Isaac ibn Latif (1210-1280) between Philosophy and Kabbalah: Timeless and Timebound Wisdom


Mellon/ACLS Dissertation Completion Fellowships


Hebrew and Judaic Studies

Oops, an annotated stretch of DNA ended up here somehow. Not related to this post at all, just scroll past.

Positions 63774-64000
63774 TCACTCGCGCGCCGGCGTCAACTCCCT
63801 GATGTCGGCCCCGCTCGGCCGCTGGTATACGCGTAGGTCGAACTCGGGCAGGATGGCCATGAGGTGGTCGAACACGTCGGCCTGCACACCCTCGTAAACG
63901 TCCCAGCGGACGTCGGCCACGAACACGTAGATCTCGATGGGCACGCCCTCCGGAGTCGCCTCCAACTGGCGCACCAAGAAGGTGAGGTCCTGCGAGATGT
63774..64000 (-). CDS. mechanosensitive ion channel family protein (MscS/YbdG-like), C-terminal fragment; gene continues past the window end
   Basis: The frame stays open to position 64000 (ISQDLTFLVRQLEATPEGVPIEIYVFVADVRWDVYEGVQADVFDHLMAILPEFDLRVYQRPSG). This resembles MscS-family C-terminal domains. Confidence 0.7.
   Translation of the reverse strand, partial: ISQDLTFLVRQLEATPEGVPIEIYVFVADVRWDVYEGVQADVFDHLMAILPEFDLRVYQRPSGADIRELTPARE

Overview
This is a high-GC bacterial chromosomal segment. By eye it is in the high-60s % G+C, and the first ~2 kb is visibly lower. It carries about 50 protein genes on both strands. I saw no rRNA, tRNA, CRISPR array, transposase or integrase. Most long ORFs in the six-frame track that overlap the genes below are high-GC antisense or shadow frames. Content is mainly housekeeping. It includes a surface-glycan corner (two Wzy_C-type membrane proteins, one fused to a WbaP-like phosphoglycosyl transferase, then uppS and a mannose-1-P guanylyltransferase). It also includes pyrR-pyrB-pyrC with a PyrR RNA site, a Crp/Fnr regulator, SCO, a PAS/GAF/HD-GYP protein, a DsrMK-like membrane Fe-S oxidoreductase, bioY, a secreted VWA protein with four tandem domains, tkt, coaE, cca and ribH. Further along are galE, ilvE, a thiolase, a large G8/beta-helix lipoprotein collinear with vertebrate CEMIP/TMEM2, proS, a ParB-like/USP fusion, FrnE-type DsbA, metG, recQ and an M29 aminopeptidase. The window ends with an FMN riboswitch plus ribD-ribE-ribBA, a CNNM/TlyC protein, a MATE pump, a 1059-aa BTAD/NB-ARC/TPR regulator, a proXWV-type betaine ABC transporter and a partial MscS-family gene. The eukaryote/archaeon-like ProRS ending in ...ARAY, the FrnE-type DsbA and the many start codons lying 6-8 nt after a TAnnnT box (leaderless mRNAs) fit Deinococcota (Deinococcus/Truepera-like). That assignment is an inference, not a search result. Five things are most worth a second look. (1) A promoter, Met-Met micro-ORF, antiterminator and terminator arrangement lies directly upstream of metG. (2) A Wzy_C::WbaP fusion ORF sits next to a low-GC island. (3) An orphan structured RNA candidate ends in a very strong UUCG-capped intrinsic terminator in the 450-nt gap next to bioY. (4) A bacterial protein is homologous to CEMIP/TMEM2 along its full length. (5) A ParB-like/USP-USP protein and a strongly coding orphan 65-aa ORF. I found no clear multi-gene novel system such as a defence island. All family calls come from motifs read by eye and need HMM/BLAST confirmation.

This project focuses on a medieval Spanish-Jewish thinker, Isaac ibn Latif, who engaged in speculation about the end of days around 1240, in the multicultural setting of thirteenth century Toledo. Latif's thought stands out due to a peculiar synthesis of philosophy and mysticism, best shown in his adoption and mystical reworking of the tradition of political philosophy (he is the first translator into Hebrew of the work of Alfarabi, founder of Islamic political philosophy), and in his view on time, which merges linear and cyclical elements. The dissertation traces his views on esotericism, Bible exegesis, politics, and time in his seven extant works, none of which has ever been translated, focusing on the most important among them, The Gates of Heaven, which is found in an unpublished manuscript.